The Wise Friend

The Wise Friend

In The Wise Friend, David Allkins goes on Ramsey Campbell’s creepy trip to places where the traveller may find that they are not alone…

English Literature professor Patrick Torrington has found the journal of his aunt Thelma Turnbill – an acclaimed surrealist artist with an interest in the occult – who died after a fall from a tower block. It lists the places she visited, and he decides to visit them to connect with his teenage son Roy. When Roy finds a new girlfriend called Bella, the two continue to visit the locations in Thelma’s journal. But Patrick is beginning to suspect that something strange is going on, and that his aunt’s interest in the occult may have led to something older and darker – and related to Roy and Bella’s interest in traveling to the sites. Thelma’s paintings had a recurrent theme of a hidden figure, and Patrick wonders if something similar is coming after his family.

While Campbell’s Three Births of Daoloth trilogy can be seen as a progression of the work of H.P. Lovecraft, this novel is in the tradition of another influential writer, M. R. James. Admittedly the most obvious point of reference is the protagonist being involved in academia; however, Campbell brings James’ skill in conveying the sense of being watched, and the growing conviction that something is following the characters.

The choice of the settings – woods, abandoned tower blocks, hotels, and train stations – adds to this. Campbell is able to give these places a sense of wrong-ness through the perceptions of the narrator and his choice of description and language. The details and hints are what make it frightening.

In this scene, for example, Patrick sees a girl on a swing, behind a fence, who starts to talk to him while he and Roy are about to enter Third Mile Wood:

‘I was about to follow the path into the woods when a head reared up above the fence.

It belonged to a child on a swing in the back garden, but the sight reminded me of a remark Roy had made at Thelma’s wake. I was making to ask him about it when the little girl sailed up again. Her pigtails were the last of her to vanish, and she left her voice behind. ‘You’ll get lost in the puzzle,’ she said.

I wasn’t sure if I’d heard correctly. ‘Are you talking to us?’

Her voice reappeared before she did, pigtails flailing. ‘Get lost in the woods.’

The use of the language, ‘a head reared up’, the strange comments, the association back to Thelma’s death. All these touches turn this simple scene into one of foreboding. Anybody can make something sound scary when it’s designed to be (like a rotting zombie), or keep stressing in prose how frightening something is. Campbell’s trick is to give the impression of something being wrong when you know it should just be something ordinary: he gives the reader enough hints to make them uneasy.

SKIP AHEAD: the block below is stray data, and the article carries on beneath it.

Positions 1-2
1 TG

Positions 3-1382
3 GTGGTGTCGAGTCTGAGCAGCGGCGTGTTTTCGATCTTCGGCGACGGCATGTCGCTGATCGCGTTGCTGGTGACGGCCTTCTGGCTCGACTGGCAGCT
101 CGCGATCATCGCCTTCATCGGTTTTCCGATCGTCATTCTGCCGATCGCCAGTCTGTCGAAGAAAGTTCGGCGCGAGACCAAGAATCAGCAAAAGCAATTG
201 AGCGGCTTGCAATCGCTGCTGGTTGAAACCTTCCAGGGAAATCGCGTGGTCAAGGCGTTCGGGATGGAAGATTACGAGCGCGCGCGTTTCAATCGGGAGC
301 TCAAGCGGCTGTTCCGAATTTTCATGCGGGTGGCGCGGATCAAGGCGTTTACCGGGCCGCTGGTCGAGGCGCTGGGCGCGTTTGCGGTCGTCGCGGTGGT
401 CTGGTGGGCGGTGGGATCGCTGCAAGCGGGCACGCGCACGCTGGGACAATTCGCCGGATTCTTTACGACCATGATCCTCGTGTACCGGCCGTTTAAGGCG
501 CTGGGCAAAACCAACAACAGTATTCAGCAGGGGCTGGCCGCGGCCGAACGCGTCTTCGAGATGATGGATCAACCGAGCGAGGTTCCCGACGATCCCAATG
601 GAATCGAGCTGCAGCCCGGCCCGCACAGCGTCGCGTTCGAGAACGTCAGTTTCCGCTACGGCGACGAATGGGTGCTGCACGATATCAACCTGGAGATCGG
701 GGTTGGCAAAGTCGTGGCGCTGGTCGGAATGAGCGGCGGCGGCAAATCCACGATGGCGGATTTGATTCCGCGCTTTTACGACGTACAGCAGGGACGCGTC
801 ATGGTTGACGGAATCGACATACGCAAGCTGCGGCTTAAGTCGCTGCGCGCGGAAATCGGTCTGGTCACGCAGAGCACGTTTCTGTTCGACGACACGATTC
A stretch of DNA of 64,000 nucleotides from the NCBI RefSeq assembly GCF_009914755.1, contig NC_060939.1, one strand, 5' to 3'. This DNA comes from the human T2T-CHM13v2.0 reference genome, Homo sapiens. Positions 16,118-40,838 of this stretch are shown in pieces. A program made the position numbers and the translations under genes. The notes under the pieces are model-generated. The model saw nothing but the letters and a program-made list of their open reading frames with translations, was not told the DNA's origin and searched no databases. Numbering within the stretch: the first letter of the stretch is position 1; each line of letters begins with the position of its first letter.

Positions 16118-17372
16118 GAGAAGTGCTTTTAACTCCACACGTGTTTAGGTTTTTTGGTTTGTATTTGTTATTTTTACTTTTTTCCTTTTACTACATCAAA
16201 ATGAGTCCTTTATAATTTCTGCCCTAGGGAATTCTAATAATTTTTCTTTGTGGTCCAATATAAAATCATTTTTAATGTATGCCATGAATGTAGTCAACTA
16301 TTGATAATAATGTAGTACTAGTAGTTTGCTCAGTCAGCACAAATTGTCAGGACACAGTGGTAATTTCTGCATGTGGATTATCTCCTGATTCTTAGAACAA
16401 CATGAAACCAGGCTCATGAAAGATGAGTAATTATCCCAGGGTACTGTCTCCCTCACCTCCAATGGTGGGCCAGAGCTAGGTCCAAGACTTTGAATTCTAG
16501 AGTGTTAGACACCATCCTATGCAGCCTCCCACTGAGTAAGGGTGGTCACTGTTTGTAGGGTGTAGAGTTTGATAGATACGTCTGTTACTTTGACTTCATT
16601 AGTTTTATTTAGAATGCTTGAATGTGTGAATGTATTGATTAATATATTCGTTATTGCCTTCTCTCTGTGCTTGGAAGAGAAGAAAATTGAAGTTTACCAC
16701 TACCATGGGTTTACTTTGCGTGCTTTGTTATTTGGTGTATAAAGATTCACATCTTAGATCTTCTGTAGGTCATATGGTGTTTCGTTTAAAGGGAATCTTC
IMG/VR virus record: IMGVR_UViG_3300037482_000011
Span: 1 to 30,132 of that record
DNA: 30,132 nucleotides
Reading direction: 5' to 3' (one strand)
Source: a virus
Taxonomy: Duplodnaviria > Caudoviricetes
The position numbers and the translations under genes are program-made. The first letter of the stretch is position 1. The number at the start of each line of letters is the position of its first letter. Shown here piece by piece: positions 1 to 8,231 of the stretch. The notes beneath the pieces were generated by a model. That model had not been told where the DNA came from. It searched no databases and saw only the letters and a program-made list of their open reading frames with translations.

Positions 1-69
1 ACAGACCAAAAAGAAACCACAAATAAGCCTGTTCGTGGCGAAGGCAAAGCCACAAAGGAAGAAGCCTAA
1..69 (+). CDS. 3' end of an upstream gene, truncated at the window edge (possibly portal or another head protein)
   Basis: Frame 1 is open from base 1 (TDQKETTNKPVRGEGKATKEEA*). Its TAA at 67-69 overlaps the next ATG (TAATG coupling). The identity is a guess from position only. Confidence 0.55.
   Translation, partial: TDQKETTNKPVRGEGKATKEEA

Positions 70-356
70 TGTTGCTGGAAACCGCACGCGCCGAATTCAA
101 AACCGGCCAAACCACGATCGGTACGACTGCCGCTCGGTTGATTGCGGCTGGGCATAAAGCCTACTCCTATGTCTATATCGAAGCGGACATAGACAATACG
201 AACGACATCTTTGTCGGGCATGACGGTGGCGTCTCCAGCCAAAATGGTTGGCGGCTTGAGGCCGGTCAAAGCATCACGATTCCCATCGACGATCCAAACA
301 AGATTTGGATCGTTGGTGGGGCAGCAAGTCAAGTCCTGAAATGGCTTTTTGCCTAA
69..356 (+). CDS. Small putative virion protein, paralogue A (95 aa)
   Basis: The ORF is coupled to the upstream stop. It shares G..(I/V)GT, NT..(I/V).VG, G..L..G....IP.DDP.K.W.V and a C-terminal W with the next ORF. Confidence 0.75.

By choosing to write in the first person, Campbell raises the additional question of what is really happening in the narrative. Is Patrick being shadowed by a supernatural presence, or are the ‘signs’ he increasingly observes just related to his own paranoia and possible mental collapse? This growing ambiguity adds another level to the story, making the possibilities of the outcome even more disturbing.

In territory very relevant to Horrified, the novel also relates to English occultists and their relationship to the land. This is territory Campbell has explored before, in the novel Ancient Images (1989), but here it’s used to add to the sense of the past intruding on the present and the weight of accumulated history. The use of older documentation is another pleasing reference to M. R. James and also H. P. Lovecraft – characters confessing their knowledge of magic – and in the idea of a search for knowledge opening up a can of worms.

Speaking of references, the ones brought up in-text are interesting choices that relate to the themes of the story. The art of Leonora Carrington, The Master and Margarita (Mikhail Bulgakov, 1967), the film I Married a Witch (USA, Rene Clair, 1942): Patrick is preparing lectures on the idea of magic in contemporary mainstream literature. These stood out to me simply because the story is bothering to refer to cultural works produced before 1977.

The Wise Friend may not be among the most radical or expansive of Ramsey Campbell’s works. However, it is a skilled, chilling story that keeps you interested and gives you chills from the implications and possibilities inherent in what is happening. A worthy addition to the range of English supernatural horror fiction.

The Wise Friend is available via Flame Tree Publishing

Picture of David Allkins

David Allkins

Former correspondent and consultant for United Response. Interested in books, films, politics, media discussion and writing. Header art by Deven Rue.

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